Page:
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The ADHD Negativity Bias

Negativity bias is a psychological phenomenon in which individuals tend to focus more on negative experiences than positive ones. This bias can be particularly detrimental to children with ADHD, who may already struggle with emotional regulation and have a higher risk of developing mood disorders.

So what is Negativity Bias? Negativity bias is a cognitive bias that affects the way people perceive and remember information. It means that negative experiences or events have a stronger impact on us than positive ones. For example, we tend to remember a negative comment from a teacher more than a compliment. This bias has evolved as a survival mechanism to help humans avoid danger and protect themselves.

Children with ADHD are more likely to have a negativity bias due to their struggles with emotional regulation. They may perceive themselves as failures, as they often struggle with academic or social tasks. They may also have difficulty with impulse control, which can lead to negative consequences and further reinforce the belief that they are inadequate. This can be made worse by the negative reactions of parents who don’t fully understand the nature of ADHD.

This negativity bias can deeply affect a child’s self-esteem and their ability to develop healthy relationships with others. Children with ADHD are generally more sensitive to criticism and may have difficulty accepting praise or compliments. They may also have a pessimistic outlook on life, which can lead to feelings of hopelessness and depression. In fact there is evidence of a high level of comorbidity between ADHD and depression.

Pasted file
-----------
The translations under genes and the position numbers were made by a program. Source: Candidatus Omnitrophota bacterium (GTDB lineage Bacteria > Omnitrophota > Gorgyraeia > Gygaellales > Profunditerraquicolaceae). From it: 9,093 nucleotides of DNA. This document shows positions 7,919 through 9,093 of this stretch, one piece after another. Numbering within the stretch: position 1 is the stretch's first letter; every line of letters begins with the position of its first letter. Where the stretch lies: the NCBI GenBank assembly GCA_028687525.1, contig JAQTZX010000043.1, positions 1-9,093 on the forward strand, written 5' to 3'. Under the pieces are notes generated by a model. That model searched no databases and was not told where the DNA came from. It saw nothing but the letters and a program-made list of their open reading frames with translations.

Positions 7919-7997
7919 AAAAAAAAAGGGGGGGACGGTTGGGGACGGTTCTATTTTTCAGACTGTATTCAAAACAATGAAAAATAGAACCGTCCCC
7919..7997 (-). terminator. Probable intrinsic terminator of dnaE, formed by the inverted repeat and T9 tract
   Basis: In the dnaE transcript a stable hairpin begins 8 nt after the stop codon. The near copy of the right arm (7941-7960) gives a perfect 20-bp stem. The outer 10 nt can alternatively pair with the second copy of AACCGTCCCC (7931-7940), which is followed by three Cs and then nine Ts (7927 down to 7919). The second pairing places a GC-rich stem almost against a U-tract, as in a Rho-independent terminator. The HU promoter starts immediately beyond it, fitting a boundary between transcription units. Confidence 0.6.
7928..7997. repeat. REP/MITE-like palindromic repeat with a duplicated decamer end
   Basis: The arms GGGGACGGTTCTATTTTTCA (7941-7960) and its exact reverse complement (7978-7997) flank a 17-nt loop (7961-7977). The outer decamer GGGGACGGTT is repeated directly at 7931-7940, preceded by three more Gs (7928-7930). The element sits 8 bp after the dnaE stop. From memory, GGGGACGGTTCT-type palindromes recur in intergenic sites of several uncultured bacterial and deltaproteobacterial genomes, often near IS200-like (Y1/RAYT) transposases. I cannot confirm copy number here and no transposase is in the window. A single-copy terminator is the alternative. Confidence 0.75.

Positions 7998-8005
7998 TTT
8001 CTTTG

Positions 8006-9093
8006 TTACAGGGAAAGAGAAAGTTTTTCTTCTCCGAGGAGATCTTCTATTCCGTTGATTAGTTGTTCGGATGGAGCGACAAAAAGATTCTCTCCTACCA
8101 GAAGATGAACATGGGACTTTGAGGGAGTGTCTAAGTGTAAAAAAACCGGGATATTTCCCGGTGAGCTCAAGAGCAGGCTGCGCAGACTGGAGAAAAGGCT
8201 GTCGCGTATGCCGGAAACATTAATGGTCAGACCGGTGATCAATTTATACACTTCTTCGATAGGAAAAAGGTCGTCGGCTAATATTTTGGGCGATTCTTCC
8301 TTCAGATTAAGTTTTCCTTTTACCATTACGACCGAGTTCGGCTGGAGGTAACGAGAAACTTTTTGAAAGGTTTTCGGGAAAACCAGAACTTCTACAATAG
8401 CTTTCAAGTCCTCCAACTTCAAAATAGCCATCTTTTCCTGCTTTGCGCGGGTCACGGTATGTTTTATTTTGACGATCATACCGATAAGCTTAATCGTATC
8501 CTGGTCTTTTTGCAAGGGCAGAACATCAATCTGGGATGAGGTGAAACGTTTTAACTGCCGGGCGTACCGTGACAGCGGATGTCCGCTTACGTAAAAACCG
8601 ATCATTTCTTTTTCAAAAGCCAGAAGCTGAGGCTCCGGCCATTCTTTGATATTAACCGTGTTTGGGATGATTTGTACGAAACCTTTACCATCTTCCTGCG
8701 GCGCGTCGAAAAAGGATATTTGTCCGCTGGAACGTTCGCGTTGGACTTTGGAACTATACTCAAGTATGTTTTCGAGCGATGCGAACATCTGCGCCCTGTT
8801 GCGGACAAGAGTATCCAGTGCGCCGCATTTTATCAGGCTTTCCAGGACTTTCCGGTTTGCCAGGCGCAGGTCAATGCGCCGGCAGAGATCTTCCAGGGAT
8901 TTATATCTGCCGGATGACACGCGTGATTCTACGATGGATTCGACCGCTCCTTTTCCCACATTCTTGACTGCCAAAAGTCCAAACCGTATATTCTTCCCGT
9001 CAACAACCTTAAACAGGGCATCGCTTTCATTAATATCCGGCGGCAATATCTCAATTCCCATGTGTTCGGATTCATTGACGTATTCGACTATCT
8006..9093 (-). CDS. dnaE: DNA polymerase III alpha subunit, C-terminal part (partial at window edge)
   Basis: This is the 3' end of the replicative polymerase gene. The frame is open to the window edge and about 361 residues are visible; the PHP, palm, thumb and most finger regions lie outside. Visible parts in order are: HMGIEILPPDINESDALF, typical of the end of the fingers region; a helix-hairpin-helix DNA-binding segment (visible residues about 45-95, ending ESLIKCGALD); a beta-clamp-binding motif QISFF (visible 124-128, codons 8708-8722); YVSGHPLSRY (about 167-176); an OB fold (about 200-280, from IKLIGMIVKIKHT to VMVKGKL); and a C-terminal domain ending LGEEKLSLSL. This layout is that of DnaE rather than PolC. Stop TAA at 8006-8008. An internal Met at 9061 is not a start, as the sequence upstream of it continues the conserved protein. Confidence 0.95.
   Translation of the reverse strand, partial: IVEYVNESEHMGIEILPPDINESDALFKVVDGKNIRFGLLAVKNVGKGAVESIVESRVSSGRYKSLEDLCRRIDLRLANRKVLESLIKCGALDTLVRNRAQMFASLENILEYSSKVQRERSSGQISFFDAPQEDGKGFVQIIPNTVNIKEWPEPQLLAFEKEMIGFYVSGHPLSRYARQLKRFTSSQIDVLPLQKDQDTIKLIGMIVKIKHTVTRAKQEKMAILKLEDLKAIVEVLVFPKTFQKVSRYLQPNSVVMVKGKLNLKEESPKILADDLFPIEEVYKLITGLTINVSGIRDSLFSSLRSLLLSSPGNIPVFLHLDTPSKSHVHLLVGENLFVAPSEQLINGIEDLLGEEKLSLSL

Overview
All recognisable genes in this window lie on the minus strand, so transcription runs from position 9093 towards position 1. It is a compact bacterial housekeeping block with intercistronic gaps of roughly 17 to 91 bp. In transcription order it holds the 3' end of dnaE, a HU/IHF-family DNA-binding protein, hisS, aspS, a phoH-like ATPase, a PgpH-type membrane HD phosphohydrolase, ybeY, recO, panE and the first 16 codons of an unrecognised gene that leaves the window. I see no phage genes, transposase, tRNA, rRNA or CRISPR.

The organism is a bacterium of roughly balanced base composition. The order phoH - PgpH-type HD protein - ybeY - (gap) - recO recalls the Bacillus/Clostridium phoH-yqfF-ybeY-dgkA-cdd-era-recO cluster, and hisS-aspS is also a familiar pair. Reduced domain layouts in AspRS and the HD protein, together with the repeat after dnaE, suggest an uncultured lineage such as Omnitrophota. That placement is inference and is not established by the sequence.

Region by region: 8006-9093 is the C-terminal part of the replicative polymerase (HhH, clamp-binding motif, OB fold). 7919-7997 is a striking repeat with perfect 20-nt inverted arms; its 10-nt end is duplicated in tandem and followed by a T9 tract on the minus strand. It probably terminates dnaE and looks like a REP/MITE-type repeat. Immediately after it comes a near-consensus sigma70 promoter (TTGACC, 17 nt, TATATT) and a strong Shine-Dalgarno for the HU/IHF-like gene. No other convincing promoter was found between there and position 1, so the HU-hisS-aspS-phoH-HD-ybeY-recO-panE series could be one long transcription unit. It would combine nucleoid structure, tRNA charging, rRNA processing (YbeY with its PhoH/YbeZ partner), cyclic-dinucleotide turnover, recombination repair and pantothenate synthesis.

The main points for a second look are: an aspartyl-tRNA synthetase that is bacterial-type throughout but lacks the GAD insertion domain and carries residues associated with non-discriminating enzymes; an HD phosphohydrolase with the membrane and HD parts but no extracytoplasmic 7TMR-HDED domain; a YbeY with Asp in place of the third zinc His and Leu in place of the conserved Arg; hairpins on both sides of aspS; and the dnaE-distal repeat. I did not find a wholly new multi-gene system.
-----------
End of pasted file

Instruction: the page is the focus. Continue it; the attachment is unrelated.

How to Overcome Negativity Bias?

There are several ways to overcome negativity bias and help children with ADHD develop a more positive outlook, both at home and at school. Here are some strategies that have been useful for my clients.

1. Encourage your child to focus on the positive aspects of their life and to express gratitude for them. This can help them shift their focus away from negative experiences and develop a more positive mindset. A great way to start is to identify your child’s strengths and celebrate their achievements. You can take the VIA survey here.

2. Help your child recognise and challenge negative thoughts. Encourage them to ask themselves if their thoughts are accurate or if they are based on assumptions or biases.

3. Nurture positive self-talk: Teach your child to use positive self-talk every single day! This is the best wat to counter negative thoughts. For example, if your child makes a mistake, encourage them to say, "Let’s try again" instead of "I'm a failure."

4. If your child is struggling with negativity bias, seek the help of a therapist or ADHD specialist. They can provide support and guidance on how to manage negative thoughts and develop a more positive outlook on life.

In conclusion, negativity bias can have a huge impact on children with ADHD. It’s something that often remains with children through adulthood. By recognising this bias and helping your child overcome it, parents and teachers can help their children develop a more positive mindset and improve their day-to-day wellbeing.


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